The tech world has seen a shift away from Silicon Valley, with Israel now dominating the world’s startup economy. Information Age mentions that the tech sector provides the backbone for the country’s economy. Yet, it’s not all rosy in Israel’s tech sector since multinational tech companies have realized that they could benefit from the emerging talent there as well. Companies like Amazon and Google have descended upon the Israeli tech industry, bringing with them potential suffocation of the sector.
Israel’s tech sector and ecosystem has led to innovation on an unprecedented scale. Startups originating within the country have made waves and gone on to become tech powerhouses themselves. This growth and design would be impossible without support from some of these larger multinational businesses. Today, however, it seems that these tech companies believe the time has come for them to harvest what they’ve invested in. Their influence in the sector may lead to a collapse due to several reasons.
A Looming Talent Shortage
Initially, when Israel set up their tech industry, the hope was that companies would come and bring jobs with them. Startups created within Israel would then use the talent nurtured by international firms to develop IPs and brands that were totally Israeli. No Camels noted that in 2020, Israel’s tech industry was growing, but even then, their tech talent shortage was an evident and glaring flaw. The supply of tech employees doesn’t seem to be increasing to meet the demand either.
To deal with this problem, many Israeli companies are sourcing tech teams outside of the country. This external hiring equates to an outpouring of money from the country since the companies need to pay their overseas staff and their family activities. The preferred location for several tech startups is Ukraine since the rates they pay for talented tech workers are low in comparison. Those companies have at least a quarter of their tech employees outside of Israel.
According to Globes, the average tech wage in Israel increases at an alarming rate, faster than the average wages for non-tech jobs. As multinationals enter the country, they are willing to offer higher salaries for talented employees. This increase in wages drives up the amount all tech workers get paid, making it less affordable for smaller companies to acquire talent. It’s already an unfair and non competitive environment for smaller companies, but things are likely to get worse.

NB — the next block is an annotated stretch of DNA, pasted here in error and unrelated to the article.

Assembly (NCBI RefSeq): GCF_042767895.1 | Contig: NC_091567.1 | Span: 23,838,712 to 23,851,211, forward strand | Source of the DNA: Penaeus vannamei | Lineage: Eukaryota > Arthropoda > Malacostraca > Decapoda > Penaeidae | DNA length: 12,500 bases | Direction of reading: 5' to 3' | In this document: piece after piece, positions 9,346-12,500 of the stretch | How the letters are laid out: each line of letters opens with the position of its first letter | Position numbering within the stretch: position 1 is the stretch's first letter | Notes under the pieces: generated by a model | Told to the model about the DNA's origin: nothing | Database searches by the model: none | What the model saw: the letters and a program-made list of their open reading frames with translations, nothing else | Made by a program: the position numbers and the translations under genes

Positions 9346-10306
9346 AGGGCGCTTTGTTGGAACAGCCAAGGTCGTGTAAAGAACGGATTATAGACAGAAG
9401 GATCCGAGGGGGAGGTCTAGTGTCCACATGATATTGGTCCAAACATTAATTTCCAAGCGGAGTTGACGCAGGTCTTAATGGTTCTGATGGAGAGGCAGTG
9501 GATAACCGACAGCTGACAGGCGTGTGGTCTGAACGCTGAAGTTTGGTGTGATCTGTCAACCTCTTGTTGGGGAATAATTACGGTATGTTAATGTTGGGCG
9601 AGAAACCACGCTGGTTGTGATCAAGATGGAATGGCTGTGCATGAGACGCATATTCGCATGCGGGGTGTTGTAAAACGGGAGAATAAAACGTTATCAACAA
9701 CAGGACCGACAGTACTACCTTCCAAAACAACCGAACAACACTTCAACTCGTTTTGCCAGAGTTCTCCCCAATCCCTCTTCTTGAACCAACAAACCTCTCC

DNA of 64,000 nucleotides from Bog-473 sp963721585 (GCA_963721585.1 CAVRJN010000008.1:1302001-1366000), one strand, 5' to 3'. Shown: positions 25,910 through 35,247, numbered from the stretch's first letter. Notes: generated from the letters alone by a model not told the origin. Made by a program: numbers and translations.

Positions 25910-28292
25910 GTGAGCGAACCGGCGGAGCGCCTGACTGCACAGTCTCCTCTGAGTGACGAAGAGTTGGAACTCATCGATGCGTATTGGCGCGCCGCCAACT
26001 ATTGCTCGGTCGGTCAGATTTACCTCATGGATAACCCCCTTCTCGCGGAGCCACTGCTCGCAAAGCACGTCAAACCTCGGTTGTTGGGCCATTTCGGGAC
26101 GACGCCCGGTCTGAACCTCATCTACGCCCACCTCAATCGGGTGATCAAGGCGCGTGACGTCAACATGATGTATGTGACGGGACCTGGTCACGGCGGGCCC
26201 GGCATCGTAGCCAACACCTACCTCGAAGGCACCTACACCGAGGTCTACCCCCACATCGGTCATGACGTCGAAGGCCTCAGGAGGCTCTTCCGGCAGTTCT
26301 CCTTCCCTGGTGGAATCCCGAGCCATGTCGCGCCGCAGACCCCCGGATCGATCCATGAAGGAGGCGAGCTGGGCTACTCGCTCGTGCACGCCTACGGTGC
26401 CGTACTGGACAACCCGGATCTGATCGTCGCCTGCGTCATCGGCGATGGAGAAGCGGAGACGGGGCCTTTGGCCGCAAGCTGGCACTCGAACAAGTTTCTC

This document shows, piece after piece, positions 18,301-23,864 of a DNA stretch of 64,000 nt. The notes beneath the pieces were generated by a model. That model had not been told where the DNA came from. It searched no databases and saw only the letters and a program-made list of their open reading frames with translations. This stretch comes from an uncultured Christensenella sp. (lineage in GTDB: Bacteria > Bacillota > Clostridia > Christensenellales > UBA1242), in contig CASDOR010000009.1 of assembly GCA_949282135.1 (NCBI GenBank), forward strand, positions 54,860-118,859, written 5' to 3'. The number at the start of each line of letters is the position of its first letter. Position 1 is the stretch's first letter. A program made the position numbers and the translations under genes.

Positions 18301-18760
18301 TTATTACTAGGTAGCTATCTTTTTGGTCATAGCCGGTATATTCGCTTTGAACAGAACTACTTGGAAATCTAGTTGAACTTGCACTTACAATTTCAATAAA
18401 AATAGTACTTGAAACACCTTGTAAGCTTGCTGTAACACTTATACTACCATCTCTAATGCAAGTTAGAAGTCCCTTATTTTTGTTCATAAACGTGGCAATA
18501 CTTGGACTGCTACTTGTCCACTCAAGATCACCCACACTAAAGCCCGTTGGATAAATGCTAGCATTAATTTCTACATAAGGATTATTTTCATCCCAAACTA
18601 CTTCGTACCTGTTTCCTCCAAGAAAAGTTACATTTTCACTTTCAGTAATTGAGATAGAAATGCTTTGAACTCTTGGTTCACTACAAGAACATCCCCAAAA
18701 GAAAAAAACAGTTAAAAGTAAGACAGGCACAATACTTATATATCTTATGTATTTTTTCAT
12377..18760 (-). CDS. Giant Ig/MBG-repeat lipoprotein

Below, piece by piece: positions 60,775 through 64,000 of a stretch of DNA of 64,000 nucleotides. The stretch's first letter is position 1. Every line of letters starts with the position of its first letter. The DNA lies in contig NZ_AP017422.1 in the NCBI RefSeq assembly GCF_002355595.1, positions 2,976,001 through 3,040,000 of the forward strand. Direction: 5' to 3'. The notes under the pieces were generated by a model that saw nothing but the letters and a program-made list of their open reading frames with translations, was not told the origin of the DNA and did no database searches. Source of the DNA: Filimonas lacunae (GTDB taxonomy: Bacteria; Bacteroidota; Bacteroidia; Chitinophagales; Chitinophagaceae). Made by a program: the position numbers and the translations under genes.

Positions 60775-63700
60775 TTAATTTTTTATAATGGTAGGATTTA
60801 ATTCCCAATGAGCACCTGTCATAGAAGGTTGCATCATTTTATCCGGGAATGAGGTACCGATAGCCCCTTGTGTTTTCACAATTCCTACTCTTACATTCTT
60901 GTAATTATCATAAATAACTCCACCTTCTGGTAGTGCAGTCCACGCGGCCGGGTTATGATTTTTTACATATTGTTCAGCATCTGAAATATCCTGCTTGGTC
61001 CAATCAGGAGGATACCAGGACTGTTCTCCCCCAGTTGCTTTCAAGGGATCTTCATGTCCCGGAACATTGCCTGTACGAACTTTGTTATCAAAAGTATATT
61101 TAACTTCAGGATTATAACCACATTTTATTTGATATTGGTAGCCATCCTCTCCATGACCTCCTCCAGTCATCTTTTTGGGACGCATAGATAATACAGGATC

A few years ago, Amazon got into the country, allowing businesses to start utilizing a local AWS server. However, in a ruthless and underhanded tactic, employees sent for AWS training were pitched by Amazon and offered massive salaries in compensation to leave the companies they were with. While Amazon rejected the accusations, several Israeli companies confirmed that the online retail giant approached their employees during AWS training. The amount of money Amazon could offer to employees was far more than what smaller businesses could.
A Decelerating Startup Ecosystem
Startups have long been the mainstay of Israel’s tech sector. In the last few years, the number of new startups opened has declined significantly. This depressing figure has been accompanied by an increasing number of tech startups closing prematurely. Even so, there is still a large volume of venture capital raised within the country over the last five years. The downside is that the number of deals that have been struck has also declined by up to 10% during that period. The numbers speak of a sector that is slowly reaching equilibrium and may start to dip downwards if conditions become unfavorable.
Less Potential Economic Rewards
Israel’s reasoning for facilitating such a vibrant startup scene wasn’t altruistic either. The country expected that once companies were established internationally, their earnings would serve to bolster the local economy. However, this didn’t pan out quite as expected. Many multinational companies have swooped in and started acquiring Israeli tech startups, then relegating them to glorified R&D laboratories. Local companies serve to create entire ecosystems of jobs, but multinationals aren’t interested in supporting the local economy to that extent.
Some multinationals do manage to help the local economy grow. For example, Intel has set up an operation in Israel that has focused on helping the sector grow. Their firm has an entire ecosystem of suppliers and ancillary contractors that benefit from Intel’s processes. But Intel is the exception to the rule. Most of the things these multinationals develop leave Israel and the country doesn’t see any knock-on benefit to having them there.
Fixing the Problem
The Israel Innovation Authority (IIA) is trying to fix the current system. According to the IIA, they intend to support the sector by taking away support from multinationals and redistributing it to startups who need the funding. The authority has earmarked over $200 million to support new startup ideas and help them avoid the “death valley” between prototype and final build.
Israel can also use existing methods to solve the problem by doing what it does best – innovating. By reaching out to founders from other countries, Israel’s tech sector can capitalize on the multinational aspect, diversify the country’s talent pool, and bring a reliable product that benefits the sector. The IIA is also helping businesses do this by offering five-year visas for foreign tech employees. The tech sector in Israel will continue to boom as multinationals keep coming. Whether Israel benefits from this growth relies on how they approach the existing problems.
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